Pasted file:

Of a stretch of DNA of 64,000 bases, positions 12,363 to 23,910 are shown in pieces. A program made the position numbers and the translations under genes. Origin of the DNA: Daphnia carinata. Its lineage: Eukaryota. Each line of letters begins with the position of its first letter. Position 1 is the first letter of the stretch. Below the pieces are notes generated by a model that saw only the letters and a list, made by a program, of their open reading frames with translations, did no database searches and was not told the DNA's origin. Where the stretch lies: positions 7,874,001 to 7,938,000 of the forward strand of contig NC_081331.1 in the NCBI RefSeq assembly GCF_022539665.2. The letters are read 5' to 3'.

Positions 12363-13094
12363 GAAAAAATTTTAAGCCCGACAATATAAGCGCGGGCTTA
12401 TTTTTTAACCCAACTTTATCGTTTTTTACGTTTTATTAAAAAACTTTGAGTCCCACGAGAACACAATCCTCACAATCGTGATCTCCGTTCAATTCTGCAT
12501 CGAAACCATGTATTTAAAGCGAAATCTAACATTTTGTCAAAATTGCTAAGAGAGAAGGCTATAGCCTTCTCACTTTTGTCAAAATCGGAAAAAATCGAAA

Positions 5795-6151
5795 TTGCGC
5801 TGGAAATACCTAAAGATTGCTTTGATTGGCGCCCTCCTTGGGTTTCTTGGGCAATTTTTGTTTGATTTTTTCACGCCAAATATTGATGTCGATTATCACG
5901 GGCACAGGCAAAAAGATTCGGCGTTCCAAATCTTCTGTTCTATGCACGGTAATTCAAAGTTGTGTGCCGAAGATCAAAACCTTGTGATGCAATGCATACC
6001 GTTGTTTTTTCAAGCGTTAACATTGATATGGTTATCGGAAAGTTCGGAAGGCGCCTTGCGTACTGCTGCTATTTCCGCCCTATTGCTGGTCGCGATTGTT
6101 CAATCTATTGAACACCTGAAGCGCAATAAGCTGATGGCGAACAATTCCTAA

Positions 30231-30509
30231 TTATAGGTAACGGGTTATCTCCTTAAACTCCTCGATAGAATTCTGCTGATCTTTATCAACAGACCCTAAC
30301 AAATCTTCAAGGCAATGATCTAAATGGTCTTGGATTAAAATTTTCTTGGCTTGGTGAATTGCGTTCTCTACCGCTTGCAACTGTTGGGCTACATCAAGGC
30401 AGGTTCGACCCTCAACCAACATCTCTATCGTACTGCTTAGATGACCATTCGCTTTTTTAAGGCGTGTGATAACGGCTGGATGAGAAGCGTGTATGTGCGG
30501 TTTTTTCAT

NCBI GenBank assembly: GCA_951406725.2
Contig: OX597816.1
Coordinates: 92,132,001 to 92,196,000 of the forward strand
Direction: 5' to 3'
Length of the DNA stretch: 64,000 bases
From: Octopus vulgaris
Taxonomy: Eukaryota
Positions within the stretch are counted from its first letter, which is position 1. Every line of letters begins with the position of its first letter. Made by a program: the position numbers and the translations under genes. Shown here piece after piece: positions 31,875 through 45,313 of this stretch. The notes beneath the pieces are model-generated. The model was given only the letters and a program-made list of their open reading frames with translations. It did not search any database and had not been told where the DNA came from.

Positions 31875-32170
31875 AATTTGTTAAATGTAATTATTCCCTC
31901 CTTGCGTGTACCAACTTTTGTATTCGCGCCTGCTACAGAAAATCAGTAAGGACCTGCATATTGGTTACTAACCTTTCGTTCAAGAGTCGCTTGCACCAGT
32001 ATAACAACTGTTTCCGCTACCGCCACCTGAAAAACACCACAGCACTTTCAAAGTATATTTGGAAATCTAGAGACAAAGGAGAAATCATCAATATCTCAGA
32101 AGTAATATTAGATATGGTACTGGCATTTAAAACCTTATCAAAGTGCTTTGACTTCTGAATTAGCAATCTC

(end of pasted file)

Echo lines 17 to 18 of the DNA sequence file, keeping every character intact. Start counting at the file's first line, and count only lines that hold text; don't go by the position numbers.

NCBI GenBank assembly: GCA_951406725.2
Contig: OX597816.1